In Search of Putin’s Russia – Part 1 Kremlin Rules
Al Jazeera (2015)
This is the first in a 4-part Al Jazeera series narrated by liberal Russian journalist and filmmakertries to offer a “balanced” examination of the extent to which civil and political liberties are tolerated and/or suppressed under Putin. The filmmakers avoid drawing firm conclusions, leaving viewers to decide whether Putin is a power mad dictator as the Western media portrays him. The impression I came away with is that 1) Russian oligarchs, rather than Putin himself, control the levers of power and 2) Russian society is steadily moving towards “populist authoritarianism.” In both respects, it’s remarkably similar to the US.
In Part 1 Nekarsov looks at the anti-Putin opposition parties and the extent to which the Russian government tolerates their activities. Nekarsov interviews a producer at independent self-supporting Dozhd TV, as well as members of small opposition parties the Social Democratic Party and the PARNAS (People’s Freedom) Party.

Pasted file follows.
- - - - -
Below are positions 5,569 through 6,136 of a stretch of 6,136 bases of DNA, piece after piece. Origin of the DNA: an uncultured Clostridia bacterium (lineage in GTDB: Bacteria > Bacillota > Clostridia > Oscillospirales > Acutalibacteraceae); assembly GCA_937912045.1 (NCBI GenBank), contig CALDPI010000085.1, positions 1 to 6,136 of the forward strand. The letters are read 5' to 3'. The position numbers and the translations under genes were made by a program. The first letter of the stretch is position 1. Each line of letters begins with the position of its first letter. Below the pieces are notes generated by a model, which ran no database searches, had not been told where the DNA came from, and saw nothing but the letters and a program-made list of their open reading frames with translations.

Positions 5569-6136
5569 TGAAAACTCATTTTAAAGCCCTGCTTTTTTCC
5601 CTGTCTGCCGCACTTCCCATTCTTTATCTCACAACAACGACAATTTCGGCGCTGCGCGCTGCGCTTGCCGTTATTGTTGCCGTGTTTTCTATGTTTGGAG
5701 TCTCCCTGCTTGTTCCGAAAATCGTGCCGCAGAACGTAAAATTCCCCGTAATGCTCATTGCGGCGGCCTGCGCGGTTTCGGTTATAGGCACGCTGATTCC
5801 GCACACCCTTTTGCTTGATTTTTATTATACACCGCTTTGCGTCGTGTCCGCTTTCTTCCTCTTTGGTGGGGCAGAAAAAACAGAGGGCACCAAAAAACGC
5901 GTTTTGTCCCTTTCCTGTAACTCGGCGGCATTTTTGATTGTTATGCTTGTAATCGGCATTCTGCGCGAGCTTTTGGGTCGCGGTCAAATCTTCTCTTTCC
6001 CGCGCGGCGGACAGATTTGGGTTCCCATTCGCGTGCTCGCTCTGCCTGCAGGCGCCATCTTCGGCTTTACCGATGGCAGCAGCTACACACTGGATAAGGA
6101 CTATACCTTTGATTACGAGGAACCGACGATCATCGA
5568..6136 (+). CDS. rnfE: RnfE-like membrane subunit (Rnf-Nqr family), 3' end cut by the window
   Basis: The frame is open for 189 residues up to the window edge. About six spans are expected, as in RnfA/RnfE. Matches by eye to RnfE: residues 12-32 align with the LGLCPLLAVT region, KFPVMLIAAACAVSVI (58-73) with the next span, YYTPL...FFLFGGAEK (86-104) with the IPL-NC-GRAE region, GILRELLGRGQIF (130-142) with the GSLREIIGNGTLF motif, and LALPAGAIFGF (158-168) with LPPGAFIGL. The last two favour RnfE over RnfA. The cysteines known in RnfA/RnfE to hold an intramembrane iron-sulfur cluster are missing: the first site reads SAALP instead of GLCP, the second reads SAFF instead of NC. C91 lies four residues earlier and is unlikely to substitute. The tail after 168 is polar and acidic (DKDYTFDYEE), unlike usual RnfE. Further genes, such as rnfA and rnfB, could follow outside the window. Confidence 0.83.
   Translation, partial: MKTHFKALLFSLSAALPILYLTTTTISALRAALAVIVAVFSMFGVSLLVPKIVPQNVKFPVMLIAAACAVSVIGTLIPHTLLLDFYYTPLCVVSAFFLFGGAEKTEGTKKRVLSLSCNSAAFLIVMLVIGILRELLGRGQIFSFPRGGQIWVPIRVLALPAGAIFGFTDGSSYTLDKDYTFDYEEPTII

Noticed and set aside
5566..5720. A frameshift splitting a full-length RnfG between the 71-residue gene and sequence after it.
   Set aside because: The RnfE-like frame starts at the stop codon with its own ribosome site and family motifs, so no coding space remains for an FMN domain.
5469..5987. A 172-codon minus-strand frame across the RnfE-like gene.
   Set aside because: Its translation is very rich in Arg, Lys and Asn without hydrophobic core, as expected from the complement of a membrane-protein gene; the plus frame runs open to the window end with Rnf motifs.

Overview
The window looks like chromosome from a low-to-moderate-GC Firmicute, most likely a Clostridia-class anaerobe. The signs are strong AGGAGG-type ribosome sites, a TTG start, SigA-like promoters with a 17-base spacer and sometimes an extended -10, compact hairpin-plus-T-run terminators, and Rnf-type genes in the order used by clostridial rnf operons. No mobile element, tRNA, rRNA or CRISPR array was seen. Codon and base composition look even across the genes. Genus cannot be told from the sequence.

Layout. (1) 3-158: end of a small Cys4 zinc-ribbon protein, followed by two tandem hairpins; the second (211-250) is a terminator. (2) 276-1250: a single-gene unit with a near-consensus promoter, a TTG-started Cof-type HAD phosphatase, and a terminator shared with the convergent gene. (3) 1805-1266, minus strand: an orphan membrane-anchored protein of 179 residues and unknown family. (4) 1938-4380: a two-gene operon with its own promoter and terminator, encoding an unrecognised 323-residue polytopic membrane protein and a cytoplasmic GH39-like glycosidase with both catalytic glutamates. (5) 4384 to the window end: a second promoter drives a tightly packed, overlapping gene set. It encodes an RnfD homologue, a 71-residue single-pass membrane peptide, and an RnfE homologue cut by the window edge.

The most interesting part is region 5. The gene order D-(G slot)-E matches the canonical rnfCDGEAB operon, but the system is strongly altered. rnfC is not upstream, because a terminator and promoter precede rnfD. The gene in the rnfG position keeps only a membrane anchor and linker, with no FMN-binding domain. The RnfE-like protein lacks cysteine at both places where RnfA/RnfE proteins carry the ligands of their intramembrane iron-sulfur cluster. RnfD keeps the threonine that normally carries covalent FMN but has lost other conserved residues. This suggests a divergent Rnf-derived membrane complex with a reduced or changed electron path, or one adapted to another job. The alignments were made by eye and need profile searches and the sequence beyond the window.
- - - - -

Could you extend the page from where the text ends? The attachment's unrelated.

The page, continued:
The Dozhd TV producer maintains the Russian government allows them totally free expression.
Obviously opposition parties have more limited access to state-run media at election time. Although the government regularly grants them permits to protest, they are limited to areas outside of central Moscow. Surprisingly several anti-Putin members of PARNAS support his policies in Ukraine.
Nekarsov also attends a 2015 appeal hearing by prominent Putin opponent Alexei Navalnya. The latter, along with his brother, was convicted for corruption in 2013. Alexei’s sentence was suspended while his brother remains in jail. Nemtzov learns that the Russian government helps pay the legal cost of individuals in political dispute with state authorities.*
The journalist/filmmaker also participates in an anti-Putin protest following the February 2015 assassination of Duma member and prominent Putin opponent Morris Nemtzov. Views of fellow demonstrators vary on the extent of Putin’s responsibility for Nemtzov’s death. Some carry signs accusing Putin of murder. Others believe he has lost control of his government officials and that powerful oligarchs staged the assassination to embarrass him. Still others blame the Russian government and media for deliberately promoting intolerance.
In 2017, five Chechen separatists were convicted of Nemtzov’s murder. Investigation continues into the person or persons who ordered the murder. See New York Times
*During Putin’s first two terms as president, he introduced or oversaw the implementation of the rights of habeas corpus and trial by jury, increased rights to exculpatory evidence and other important legal reforms. See Rule of Law Under Putin